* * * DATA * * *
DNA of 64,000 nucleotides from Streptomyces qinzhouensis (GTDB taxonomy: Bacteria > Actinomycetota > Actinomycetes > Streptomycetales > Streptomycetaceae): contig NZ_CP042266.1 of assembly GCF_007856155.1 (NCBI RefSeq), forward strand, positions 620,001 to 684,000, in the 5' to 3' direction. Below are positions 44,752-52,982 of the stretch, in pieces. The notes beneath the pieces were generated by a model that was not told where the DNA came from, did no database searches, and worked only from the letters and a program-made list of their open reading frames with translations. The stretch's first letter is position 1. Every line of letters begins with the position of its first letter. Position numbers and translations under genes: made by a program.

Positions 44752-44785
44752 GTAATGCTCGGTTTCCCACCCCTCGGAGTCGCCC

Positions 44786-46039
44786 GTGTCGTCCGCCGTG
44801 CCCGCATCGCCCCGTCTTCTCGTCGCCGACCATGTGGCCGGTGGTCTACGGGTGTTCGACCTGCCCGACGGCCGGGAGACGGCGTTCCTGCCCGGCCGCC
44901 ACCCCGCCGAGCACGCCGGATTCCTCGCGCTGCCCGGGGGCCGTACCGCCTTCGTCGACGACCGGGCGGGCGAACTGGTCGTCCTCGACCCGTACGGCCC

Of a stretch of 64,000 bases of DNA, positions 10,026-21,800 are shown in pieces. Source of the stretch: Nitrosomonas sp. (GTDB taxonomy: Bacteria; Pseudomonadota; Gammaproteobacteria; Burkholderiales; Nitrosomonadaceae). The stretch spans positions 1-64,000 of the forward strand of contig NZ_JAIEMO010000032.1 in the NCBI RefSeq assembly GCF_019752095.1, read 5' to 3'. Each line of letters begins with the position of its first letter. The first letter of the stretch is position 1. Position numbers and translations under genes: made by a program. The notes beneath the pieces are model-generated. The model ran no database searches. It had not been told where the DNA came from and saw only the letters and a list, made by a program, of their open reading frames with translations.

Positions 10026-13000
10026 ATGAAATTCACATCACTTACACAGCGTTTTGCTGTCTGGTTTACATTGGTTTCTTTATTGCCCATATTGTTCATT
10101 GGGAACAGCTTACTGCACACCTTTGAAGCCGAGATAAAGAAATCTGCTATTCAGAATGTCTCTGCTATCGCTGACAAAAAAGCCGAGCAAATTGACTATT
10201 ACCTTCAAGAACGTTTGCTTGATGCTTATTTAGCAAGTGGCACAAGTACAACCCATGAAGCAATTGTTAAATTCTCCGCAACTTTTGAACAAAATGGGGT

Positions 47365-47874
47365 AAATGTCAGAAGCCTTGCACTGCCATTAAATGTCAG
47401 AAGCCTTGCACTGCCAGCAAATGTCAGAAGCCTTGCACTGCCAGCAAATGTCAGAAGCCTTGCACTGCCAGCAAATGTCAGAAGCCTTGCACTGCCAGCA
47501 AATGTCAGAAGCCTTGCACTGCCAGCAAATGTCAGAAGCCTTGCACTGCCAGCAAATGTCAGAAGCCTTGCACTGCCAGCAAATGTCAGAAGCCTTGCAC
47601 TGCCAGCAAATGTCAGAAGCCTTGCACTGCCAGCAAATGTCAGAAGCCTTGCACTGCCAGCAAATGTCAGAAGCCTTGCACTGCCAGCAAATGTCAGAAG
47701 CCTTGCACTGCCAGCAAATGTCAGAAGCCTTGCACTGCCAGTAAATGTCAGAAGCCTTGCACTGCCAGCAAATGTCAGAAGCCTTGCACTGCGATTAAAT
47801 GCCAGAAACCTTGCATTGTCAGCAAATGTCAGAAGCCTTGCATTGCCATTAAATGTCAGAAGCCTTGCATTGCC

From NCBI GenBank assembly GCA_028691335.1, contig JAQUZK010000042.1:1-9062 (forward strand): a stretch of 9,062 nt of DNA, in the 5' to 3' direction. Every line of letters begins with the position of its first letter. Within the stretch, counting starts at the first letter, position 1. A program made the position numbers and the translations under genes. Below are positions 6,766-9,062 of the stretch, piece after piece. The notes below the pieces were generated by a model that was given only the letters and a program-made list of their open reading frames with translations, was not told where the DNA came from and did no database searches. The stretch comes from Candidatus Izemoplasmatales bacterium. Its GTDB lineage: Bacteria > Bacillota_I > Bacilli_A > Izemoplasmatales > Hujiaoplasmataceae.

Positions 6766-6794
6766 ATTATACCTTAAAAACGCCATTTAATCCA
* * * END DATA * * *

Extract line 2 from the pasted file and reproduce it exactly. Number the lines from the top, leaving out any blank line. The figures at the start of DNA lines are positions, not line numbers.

Positions 44752-44785